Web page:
Stamp collecting in family.
Old ilustration from the book "Stories From Postage Stamps - Where and How to Search for Rare Old Stamps Worth Fortunes - How to Start a Stamp Collection and How to Organize a Stamp Club".
STORIES FROM POSTAGE STAMPS
Where and how to search for rare old stamps worth fortunes.
How to start a stamp collection and how to organize a stamp club.
EVERY POSTAGE STAMP TELLS A STORY.
Page 2. Around the World with Stamps. Featuring the folowing countries and stamps:
Russia: Moscow Subway
Mongolia: Capturing wild horse
Fiji: Native canoe
Bulgarie: Woman Plowing
St.Pierre et Miquelon: Dog team
Mauritanie: Desert family
Canada: The Bluenose
Iraq: Arabian Row Boat
Page 3. A message for the whole family - about the World's Most Fascinating Hobby.
Page 4. Some world famous collectors
Franklin D. Roosevelt, Lily Pons, Roger W. Babson, Herbert Clark Hoover, Admiral Frederic R. Harris, Theodore E. Steinway, Adolphe Menjou, Octavus Roy Cohen.
Page 5. The fiery throne - The story of a Hungarian peasant Gyorgy Dozsa, who aspired to be king and met his death upon a fiery throne.
Page 6. Tales from Mythology - as recalled by the Greek Airpost Issue if 1935.
Why africans are Black;
The Goddess of Wisdom;
The Fall of Bellerophon;
Messenger of the Gods;
The First Mortals to Fly;
How the Hellespont Got Its Name;
Tritolemus and the Flying Dragons;
Zeus Solves the Servant Problem;
Goddess of the Rainbow;
Page 10. The Bloody Balkans - Assassination in Serbia
The famed "Serbian Death Mask Stamp" appeared in 1903 following the assassination of King Alexander Obrenovic - a cruel, callous monarch, tainted by hereditary insanity.
The spark that set the world afire.
Page 11. Mail, Guns, and Ponies. Pony Express.
Page 12. The Postal Zoo
Page 15. The stamp that moved the Panama Canal
Page 16. The Fabulous Emperor
Page 17. The Story of Inflation
Page 18. Stamp Treasure Hunting - Where and how to search for rare old stamps worth fortunes
Page 21. World's Rarest Stamp - British Guiana Postage - One Cent
Page 22. The Romance of the Airmail
Page 23. How to start a stamp collection
Page 27. Men of Art and Science in postage stamps
Page 28. How to Organize a Stamp Club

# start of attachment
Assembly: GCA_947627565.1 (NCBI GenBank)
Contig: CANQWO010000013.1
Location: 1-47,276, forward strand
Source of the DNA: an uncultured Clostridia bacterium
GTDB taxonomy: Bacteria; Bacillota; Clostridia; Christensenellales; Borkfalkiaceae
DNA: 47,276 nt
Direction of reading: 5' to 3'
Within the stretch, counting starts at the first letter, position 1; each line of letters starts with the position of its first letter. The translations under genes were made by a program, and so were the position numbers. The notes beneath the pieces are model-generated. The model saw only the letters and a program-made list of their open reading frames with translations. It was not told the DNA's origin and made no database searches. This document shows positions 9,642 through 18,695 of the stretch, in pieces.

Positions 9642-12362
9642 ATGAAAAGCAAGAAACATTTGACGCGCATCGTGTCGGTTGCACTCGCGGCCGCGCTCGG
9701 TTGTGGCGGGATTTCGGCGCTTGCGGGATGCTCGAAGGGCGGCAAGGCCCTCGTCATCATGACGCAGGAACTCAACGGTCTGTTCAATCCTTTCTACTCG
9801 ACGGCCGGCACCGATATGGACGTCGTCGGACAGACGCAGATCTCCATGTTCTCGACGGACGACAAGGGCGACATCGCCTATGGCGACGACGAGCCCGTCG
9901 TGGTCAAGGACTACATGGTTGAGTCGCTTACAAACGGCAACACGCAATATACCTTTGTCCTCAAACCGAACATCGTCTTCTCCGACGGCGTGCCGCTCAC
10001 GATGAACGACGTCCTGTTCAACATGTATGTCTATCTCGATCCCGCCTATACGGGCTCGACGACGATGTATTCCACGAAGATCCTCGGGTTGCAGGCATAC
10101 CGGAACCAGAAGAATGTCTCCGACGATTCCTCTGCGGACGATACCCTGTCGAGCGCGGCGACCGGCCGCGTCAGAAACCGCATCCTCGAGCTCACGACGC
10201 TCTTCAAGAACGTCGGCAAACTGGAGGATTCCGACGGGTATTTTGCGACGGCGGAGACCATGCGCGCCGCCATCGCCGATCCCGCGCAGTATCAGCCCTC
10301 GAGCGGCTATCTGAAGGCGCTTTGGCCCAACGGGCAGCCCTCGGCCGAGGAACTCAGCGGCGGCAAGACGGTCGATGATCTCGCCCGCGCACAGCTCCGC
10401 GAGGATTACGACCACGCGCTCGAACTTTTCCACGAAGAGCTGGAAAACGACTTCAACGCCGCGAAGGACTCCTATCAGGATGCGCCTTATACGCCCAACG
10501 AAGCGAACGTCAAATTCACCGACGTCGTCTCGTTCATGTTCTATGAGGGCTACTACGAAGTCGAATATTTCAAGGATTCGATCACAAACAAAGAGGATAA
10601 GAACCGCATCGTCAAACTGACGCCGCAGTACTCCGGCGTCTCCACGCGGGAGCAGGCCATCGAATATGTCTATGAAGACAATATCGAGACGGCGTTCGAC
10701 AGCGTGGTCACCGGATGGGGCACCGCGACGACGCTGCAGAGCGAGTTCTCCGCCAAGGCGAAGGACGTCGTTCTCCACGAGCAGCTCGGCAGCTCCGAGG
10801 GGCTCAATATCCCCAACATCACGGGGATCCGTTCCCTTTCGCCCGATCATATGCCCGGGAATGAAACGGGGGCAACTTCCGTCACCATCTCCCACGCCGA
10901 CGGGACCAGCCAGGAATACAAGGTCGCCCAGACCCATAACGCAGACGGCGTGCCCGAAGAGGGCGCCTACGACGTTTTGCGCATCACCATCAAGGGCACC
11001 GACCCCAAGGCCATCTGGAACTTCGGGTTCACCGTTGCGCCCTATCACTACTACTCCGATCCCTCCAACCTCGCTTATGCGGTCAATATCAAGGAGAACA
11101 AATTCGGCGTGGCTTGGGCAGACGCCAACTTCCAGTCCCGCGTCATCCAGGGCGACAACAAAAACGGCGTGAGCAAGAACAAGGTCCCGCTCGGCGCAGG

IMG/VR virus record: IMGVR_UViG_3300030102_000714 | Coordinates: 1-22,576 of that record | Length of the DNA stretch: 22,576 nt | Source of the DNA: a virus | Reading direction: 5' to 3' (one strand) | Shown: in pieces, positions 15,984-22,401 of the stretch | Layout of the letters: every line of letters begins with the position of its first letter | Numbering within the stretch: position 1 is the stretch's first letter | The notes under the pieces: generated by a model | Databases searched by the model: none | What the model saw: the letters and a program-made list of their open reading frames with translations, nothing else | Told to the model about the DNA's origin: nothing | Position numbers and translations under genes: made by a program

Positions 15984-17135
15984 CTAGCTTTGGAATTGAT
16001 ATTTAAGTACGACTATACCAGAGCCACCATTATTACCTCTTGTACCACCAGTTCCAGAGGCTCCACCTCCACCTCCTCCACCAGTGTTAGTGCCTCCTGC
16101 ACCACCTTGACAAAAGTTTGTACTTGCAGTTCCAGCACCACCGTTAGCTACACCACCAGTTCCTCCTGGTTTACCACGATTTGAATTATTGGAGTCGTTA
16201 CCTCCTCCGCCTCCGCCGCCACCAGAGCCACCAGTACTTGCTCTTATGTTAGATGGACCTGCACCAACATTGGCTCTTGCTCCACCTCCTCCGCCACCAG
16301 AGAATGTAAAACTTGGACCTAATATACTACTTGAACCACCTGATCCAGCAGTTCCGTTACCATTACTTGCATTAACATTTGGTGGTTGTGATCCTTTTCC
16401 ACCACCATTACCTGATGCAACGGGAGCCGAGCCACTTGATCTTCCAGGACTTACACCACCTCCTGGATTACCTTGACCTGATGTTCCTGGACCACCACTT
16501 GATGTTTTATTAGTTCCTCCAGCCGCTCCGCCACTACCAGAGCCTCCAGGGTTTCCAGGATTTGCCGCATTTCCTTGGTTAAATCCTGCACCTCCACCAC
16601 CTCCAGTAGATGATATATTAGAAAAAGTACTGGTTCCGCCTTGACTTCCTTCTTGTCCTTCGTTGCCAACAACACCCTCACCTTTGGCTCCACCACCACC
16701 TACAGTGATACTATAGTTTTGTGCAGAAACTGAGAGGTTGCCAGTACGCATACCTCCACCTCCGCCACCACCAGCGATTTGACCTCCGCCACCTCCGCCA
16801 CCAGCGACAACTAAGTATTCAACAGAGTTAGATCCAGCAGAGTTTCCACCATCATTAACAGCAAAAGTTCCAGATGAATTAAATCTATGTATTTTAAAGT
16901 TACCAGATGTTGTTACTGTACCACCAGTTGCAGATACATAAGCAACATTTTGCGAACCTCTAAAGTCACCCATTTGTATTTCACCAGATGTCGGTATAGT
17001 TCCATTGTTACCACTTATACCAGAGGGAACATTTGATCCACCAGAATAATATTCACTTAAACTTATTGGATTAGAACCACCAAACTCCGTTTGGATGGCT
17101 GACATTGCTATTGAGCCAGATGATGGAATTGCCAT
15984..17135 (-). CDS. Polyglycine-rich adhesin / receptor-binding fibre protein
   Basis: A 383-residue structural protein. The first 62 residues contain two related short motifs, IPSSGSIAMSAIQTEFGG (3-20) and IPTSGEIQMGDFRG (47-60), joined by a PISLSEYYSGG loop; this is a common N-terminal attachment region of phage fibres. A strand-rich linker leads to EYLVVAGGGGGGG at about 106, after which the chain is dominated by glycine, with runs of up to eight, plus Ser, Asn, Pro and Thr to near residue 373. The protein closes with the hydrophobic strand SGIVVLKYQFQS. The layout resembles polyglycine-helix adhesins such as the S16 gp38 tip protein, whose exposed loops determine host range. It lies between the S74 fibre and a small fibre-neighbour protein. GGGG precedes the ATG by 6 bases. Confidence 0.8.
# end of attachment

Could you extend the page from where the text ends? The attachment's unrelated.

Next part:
You will find that the hobby of stamp collecting is twice as much fun if you make a practice of talking and swapping stamps with other collectors. The best way to accomplish this is by belonging to a stamp club, for a club enables you to increase your knowledge of stamps, dispose of your duplicates in exchange for stamps you want, and participate in enjoyable club activities, all at the same time. If there is not already a stamp club in your neighborhood, it should be an easy matter of get several friends together to form one.
Suggestion for club meetings:
Every club will naturally arrange its program to suit itself. We offer the following remarks merely as suggestions to be adapted to your won plans.
Meetings should be held regularly, and for most clubs, the best interval would seem to be every other week. If possible, the club should secure a permanent meeting place: perhaps a room in the local library, or a basement, attic, or garage donated by a member. If such a club-room is not available, the meetings can be held in turn at homes of the various members, where, by the way, some obliging wife or mother will usually be glad to serve at the appointed time that indispensable feature of all group meetings - the refreshments.
Fees for club members should be moderate: jus tenough to enable the club to subscribe to one or more stamp magazines and to furnish (in the absence of the obliging wife or mother mentioned above) the "eats"